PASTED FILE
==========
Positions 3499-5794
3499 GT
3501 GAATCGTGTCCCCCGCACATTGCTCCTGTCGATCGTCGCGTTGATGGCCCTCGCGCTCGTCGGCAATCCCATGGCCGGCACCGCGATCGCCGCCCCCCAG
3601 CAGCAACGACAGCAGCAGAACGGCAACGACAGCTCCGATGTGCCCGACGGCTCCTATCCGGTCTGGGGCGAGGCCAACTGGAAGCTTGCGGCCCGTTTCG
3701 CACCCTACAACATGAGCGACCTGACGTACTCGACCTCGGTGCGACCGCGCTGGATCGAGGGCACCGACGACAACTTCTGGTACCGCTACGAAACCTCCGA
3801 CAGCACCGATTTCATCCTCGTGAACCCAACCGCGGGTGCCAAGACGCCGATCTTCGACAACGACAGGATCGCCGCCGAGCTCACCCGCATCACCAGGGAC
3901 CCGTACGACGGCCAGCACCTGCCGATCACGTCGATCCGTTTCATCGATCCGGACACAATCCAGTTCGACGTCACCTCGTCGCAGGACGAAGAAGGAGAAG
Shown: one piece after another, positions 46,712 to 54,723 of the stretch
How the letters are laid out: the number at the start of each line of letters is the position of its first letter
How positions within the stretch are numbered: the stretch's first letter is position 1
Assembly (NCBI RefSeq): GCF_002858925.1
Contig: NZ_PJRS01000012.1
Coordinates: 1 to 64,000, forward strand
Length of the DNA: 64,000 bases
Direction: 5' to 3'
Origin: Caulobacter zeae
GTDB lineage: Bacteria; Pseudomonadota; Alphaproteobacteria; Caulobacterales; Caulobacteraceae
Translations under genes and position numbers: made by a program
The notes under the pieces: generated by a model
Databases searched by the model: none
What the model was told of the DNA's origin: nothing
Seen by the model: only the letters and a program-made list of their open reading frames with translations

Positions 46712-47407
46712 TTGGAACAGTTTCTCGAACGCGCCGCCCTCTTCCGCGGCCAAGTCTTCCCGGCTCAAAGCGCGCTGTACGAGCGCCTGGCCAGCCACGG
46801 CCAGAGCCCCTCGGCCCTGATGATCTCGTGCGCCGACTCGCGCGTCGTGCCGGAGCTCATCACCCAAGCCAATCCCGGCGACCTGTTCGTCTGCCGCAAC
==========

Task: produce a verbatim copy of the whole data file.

Positions 3499-5794
3499 GT
3501 GAATCGTGTCCCCCGCACATTGCTCCTGTCGATCGTCGCGTTGATGGCCCTCGCGCTCGTCGGCAATCCCATGGCCGGCACCGCGATCGCCGCCCCCCAG
3601 CAGCAACGACAGCAGCAGAACGGCAACGACAGCTCCGATGTGCCCGACGGCTCCTATCCGGTCTGGGGCGAGGCCAACTGGAAGCTTGCGGCCCGTTTCG
3701 CACCCTACAACATGAGCGACCTGACGTACTCGACCTCGGTGCGACCGCGCTGGATCGAGGGCACCGACGACAACTTCTGGTACCGCTACGAAACCTCCGA
3801 CAGCACCGATTTCATCCTCGTGAACCCAACCGCGGGTGCCAAGACGCCGATCTTCGACAACGACAGGATCGCCGCCGAGCTCACCCGCATCACCAGGGAC
3901 CCGTACGACGGCCAGCACCTGCCGATCACGTCGATCCGTTTCATCGATCCGGACACAATCCAGTTCGACGTCACCTCGTCGCAGGACGAAGAAGGAGAAG
Shown: one piece after another, positions 46,712 to 54,723 of the stretch
How the letters are laid out: the number at the start of each line of letters is the position of its first letter
How positions within the stretch are numbered: the stretch's first letter is position 1
Assembly (NCBI RefSeq): GCF_002858925.1
Contig: NZ_PJRS01000012.1
Coordinates: 1 to 64,000, forward strand
Length of the DNA: 64,000 bases
Direction: 5' to 3'
Origin: Caulobacter zeae
GTDB lineage: Bacteria; Pseudomonadota; Alphaproteobacteria; Caulobacterales; Caulobacteraceae
Translations under genes and position numbers: made by a program
The notes under the pieces: generated by a model
Databases searched by the model: none
What the model was told of the DNA's origin: nothing
Seen by the model: only the letters and a program-made list of their open reading frames with translations

Positions 46712-47407
46712 TTGGAACAGTTTCTCGAACGCGCCGCCCTCTTCCGCGGCCAAGTCTTCCCGGCTCAAAGCGCGCTGTACGAGCGCCTGGCCAGCCACGG
46801 CCAGAGCCCCTCGGCCCTGATGATCTCGTGCGCCGACTCGCGCGTCGTGCCGGAGCTCATCACCCAAGCCAATCCCGGCGACCTGTTCGTCTGCCGCAAC